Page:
Background.As facial appearance can be readily quantified and skin tissue easily accessed, they could be valuable tools for determining how biological mechanisms influence tissue degeneration with age and, consequently, human health and lifespan. It is unknown, however, whether appearance reflects disease risk or lifespan independently of factors already known to associate with both health and appearance.Methods.In a cross-sectional study, we compared the amount of skin wrinkling on a sun-protected site (upper inner arm) and the facial appearance of 261 offspring (mean age 63.2 y) of nonagenarian siblings with 253 age-matched controls (mean age 62.7 y), all with no reported disease history. We next examined whether any appearance features that significantly associated with familial longevity also associated with the Framingham cardiovascular disease (CVD) risk score. All analyses were adjusted for chronological age, smoking, photodamage, and body mass index.Results.Female and male offspring had reduced upper inner arm skin wrinkling (p =. 03 and p <. 001, respectively), and the male offspring looked 1.4 y younger than the controls (p =. 002). There were no significant associations between CVD risk and upper inner arm skin wrinkling. Women in the lowest quartile of CVD risk looked more than 2 y younger for their age than those in higher risk quartiles (p =. 002). Systolic blood pressure was the most significant (p =. 004) CVD risk factor that was associated with perceived age in women.Conclusions.Facial appearance and skin wrinkling at a sun-protected site reflect the propensity to reach an extreme old age, and facial appearance reflects the risk of succumbing to CVD independently of chronological age, smoking, photodamage, and BMI. © 2012 The Author. Published by Oxford University Press on behalf of The Gerontological Society of America. All rights reserved.

Franchitto A.,Section of Molecular Epidemiology | Franchitto A.,Genome Stability Group | Pichierri P.,Section of Experimental and Computational Carcinogenesis | Pichierri P.,Genome Stability Group
Cellular and Molecular Life Sciences | Year: 2014

The acquisition of genomic instability is a triggering factor in cancer development, and common fragile sites (CFS) are the preferential target of chromosomal instability under conditions of replicative stress in the human genome. Although the mechanisms leading to CFS expression and the cellular factors required to suppress CFS instability remain largely undefined, it is clear that DNA becomes more susceptible to breakage when replication is impaired. The models proposed so far to explain how CFS instability arises imply that replication fork progression along these regions is perturbed due to intrinsic features of fragile sites and events that directly affect DNA replication. The observation that proteins implicated in the safe recovery of stalled forks or in engaging recombination at collapsed forks increase CFS expression when downregulated or mutated suggests that the stabilization and recovery of perturbed replication forks are crucial to guarantee CFS integrity. © 2014 Springer Basel.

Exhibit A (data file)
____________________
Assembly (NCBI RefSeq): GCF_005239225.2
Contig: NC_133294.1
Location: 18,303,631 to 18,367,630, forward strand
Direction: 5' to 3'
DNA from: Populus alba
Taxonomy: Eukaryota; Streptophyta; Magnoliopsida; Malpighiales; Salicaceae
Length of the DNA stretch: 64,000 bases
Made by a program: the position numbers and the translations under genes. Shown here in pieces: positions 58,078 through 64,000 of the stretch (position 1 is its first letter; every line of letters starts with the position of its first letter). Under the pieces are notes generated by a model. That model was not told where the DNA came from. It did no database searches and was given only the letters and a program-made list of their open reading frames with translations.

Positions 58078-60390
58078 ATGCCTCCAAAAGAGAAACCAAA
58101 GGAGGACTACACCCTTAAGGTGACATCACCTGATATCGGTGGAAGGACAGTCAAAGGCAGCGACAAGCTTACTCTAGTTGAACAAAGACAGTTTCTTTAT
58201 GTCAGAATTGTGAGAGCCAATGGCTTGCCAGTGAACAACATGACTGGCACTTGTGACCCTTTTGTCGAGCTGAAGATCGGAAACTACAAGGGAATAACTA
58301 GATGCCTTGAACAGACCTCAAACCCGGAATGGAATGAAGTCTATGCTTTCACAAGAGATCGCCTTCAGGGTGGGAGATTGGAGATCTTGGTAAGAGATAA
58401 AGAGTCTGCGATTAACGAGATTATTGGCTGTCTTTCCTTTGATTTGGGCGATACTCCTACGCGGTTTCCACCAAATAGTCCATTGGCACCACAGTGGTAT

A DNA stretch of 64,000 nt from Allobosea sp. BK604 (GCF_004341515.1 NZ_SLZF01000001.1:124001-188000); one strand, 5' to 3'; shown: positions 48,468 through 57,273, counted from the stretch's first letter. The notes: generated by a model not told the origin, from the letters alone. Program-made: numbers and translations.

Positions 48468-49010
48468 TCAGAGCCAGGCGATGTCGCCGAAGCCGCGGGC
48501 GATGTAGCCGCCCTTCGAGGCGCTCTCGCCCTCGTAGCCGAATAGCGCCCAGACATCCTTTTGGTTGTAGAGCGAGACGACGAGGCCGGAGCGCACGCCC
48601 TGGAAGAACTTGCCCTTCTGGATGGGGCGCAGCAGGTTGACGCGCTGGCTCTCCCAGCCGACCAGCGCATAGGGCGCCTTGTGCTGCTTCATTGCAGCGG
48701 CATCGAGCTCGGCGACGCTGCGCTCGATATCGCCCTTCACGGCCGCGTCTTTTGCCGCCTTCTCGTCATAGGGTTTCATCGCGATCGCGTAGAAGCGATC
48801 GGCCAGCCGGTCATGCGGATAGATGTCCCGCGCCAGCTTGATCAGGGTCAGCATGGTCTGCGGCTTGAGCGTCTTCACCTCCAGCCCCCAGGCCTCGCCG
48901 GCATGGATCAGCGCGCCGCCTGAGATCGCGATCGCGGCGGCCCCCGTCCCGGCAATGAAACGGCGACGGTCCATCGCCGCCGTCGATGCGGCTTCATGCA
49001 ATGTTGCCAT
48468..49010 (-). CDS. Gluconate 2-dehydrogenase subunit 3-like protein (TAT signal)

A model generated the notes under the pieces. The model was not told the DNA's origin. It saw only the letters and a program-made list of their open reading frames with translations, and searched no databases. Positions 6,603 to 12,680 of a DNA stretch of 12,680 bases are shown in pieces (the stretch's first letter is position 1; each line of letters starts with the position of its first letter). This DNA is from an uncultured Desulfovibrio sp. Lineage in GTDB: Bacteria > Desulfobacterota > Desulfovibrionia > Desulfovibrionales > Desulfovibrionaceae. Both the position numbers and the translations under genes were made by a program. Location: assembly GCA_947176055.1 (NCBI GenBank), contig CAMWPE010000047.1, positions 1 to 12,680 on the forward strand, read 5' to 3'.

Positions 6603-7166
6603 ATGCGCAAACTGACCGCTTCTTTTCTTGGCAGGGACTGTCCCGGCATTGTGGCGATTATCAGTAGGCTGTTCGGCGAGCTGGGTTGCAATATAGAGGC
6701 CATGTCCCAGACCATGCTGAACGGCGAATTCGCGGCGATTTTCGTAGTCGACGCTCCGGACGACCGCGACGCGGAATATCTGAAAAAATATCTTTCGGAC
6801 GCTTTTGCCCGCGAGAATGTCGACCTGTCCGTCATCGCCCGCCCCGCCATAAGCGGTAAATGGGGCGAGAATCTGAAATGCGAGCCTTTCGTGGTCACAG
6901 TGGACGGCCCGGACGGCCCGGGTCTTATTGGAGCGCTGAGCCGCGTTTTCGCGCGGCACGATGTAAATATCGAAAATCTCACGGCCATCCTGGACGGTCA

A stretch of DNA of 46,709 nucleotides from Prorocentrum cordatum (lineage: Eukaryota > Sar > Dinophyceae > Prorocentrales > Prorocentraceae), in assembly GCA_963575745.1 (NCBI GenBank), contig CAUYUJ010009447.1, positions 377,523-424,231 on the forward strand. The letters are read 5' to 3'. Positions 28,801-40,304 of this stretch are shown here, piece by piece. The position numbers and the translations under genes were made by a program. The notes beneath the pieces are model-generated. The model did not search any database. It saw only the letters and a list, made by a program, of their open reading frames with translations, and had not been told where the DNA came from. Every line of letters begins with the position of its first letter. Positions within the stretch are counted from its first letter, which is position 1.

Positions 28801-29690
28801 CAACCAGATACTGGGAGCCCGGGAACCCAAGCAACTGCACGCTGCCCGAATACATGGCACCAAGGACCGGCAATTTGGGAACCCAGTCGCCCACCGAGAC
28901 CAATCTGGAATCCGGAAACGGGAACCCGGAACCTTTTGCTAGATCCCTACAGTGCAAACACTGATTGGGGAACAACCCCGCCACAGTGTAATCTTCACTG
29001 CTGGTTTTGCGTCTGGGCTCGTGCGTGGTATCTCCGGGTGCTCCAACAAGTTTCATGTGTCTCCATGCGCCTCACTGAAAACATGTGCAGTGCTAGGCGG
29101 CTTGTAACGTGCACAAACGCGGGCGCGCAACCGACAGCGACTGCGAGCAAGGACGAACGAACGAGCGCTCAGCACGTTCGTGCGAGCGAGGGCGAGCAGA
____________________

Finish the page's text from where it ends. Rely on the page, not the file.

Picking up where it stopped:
Leuzzi G.,Section of Molecular Epidemiology | Marabitti V.,Section of Molecular Epidemiology | Pichierri P.,Section of Experimental and Computational Carcinogenesis | Franchitto A.,Section of Molecular Epidemiology
EMBO Journal | Year: 2016

Accurate handling of stalled replication forks is crucial for the maintenance of genome stability. RAD51 defends stalled replication forks from nucleolytic attack, which otherwise can threaten genome stability. However, the identity of other factors that can collaborate with RAD51 in this task is poorly elucidated. Here, we establish that human Werner helicase interacting protein 1 (WRNIP1) is localized to stalled replication forks and cooperates with RAD51 to safeguard fork integrity. We show that WRNIP1 is directly involved in preventing uncontrolled MRE11-mediated degradation of stalled replication forks by promoting RAD51 stabilization on ssDNA. We further demonstrate that replication fork protection does not require the ATPase activity of WRNIP1 that is however essential to achieve the recovery of perturbed replication forks. Loss of WRNIP1 or its catalytic activity causes extensive DNA damage and chromosomal aberrations. Intriguingly, downregulation of the anti-recombinase FBH1 can compensate for loss of WRNIP1 activity, since it attenuates replication fork degradation and chromosomal aberrations in WRNIP1-deficient cells. Therefore, these findings unveil a unique role for WRNIP1 as a replication fork-protective factor in maintaining genome stability. © 2016 The Authors